The Metropolitan Opera on Tuesday, December 8.
I believe Die Zauberflöte (The Magic Flute) is commonly considered the most accessible of Mozart’s operas. Because it’s technically not opera but singspiel, its between-aria dialogue is not sung but spoken. Ingmar Bergman adapted it for screen, and the Metropolitan Opera has been putting it on every December for the past few years in a bid to make it a tradition in holiday family entertainment. But for me, the utter insanity (and misogyny) of Flute sets it well below another beloved Mozart opera, Le Nozze di Figaro (The Marriage of Figaro), which, to my ears and eyes, is far more accessible and charming and beautiful than Flute can ever be. True, Figaro is all about sex and infidelity, so it’s not a great candidate for holiday family entertainment, but for an adult audience, Figaro is dazzling.
It’s particularly impressive that Figaro is so sweet and light considering that its premise is almost identical to that of the movie Braveheart. Seriously: The protagonist tries to prevent the local authority from exercising his barbaric feudal right to sex with said protagonist’s fiancée on her wedding night. In Braveheart, this ends in blue-dyed faces, massive bloodshed, and Mel Gibson being drawn and quartered (“Freedom!”), but Figaro is an affectionate farce, dancing around its grave subject with delicacy and eventually arriving at a fairy-tale ending. Tone is everything.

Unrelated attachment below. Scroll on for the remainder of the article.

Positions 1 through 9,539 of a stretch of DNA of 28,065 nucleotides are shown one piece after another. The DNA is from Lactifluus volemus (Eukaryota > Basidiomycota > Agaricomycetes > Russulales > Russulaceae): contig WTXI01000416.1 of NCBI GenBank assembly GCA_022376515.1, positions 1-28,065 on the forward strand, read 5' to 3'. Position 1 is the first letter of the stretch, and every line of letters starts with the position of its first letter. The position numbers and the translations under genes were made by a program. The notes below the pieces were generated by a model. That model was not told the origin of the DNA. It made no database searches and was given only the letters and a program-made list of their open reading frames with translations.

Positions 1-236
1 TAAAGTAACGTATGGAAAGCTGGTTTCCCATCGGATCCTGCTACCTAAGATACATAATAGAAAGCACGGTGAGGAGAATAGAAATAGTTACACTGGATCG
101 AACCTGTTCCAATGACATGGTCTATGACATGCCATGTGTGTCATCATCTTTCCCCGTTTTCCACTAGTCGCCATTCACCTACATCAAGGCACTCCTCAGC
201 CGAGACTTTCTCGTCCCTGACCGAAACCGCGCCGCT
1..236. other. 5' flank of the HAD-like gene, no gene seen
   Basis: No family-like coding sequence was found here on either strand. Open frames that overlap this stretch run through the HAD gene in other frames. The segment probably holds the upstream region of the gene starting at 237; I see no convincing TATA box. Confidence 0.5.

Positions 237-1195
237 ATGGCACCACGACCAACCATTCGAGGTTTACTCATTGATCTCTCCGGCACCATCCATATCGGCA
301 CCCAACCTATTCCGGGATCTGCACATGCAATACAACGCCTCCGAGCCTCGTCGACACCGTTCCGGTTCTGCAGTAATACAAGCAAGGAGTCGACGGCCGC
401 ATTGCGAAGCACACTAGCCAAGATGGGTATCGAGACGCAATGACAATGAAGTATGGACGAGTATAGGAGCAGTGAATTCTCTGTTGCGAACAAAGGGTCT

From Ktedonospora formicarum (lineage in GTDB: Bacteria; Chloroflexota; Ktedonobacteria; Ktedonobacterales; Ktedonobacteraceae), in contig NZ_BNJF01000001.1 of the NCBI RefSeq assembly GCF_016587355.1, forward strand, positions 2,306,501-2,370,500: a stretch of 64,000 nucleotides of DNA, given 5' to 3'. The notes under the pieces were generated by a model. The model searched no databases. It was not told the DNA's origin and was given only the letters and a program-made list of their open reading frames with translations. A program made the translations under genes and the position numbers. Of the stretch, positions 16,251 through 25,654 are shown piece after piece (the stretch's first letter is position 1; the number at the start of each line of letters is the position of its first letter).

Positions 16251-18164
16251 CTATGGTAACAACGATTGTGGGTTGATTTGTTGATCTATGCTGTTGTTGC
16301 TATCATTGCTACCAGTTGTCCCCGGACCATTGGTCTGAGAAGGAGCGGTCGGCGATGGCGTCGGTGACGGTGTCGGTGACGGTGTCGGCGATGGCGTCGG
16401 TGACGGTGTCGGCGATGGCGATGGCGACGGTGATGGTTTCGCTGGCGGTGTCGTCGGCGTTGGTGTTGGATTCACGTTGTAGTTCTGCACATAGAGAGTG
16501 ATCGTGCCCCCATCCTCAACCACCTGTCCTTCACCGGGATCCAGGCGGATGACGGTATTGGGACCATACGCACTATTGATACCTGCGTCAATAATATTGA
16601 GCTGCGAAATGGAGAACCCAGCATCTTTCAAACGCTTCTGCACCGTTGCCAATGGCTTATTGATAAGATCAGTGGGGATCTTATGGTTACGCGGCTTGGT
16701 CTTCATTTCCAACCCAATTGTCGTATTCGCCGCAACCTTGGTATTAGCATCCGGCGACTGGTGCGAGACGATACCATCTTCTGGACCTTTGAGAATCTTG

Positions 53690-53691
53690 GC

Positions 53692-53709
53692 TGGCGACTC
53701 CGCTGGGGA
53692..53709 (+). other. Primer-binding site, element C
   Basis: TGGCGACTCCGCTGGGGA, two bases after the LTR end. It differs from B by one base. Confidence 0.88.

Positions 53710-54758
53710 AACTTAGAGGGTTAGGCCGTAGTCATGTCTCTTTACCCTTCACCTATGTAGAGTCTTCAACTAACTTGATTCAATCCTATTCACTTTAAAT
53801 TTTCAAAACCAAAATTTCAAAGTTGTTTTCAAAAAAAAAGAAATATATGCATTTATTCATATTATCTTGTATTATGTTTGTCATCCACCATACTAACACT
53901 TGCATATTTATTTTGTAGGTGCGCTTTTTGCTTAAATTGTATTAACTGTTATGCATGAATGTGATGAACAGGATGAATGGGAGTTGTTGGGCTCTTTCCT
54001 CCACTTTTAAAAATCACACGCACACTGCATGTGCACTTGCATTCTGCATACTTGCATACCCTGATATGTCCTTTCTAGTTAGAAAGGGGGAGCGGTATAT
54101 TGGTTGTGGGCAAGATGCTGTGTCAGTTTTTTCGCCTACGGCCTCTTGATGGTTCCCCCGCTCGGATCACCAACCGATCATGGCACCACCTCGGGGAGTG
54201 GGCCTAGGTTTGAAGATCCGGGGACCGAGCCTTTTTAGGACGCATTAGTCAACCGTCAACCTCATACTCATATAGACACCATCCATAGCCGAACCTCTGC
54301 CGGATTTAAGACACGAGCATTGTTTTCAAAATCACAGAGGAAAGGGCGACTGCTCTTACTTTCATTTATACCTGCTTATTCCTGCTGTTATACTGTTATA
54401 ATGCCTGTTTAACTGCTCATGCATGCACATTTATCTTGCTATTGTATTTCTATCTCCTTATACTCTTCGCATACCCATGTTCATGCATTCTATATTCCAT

I attended Figaro with my friend Katie, who was in town for the week. We arrived too late for rush tickets but managed to score cheap standing-room seats at the back of the orchestra section. Then, after the first act, a departing couple gave us their insanely good tickets, dead center, only about a dozen rows from the stage. From that vantage point, we saw just how well the acting matched the spectacular singing. Luca Pisaroni played Figaro to perfection, with a warm baritone, impeccable comic timing, and crackling good chemistry with his Susanna, the flirty Danielle de Niese. Isabel Leonard’s Cherubino was adorable, with elegant phrasing and a lovely, boyish voice. And Annette Dasch’s Countess was livelier than others I’ve seen—an interesting take that made her graver moments, including her transcendent pronouncement of forgiveness, strikingly resonant.
I’ve seen Figaro before, of course—even this particular production, albeit with a different cast—but experiencing it with Katie was special, particularly when we magically ended up in unbelievably good seats. The holiday season has left me rather frazzled, but Figaro again reminded me, even amid all the tumult: This is why I moved to New York.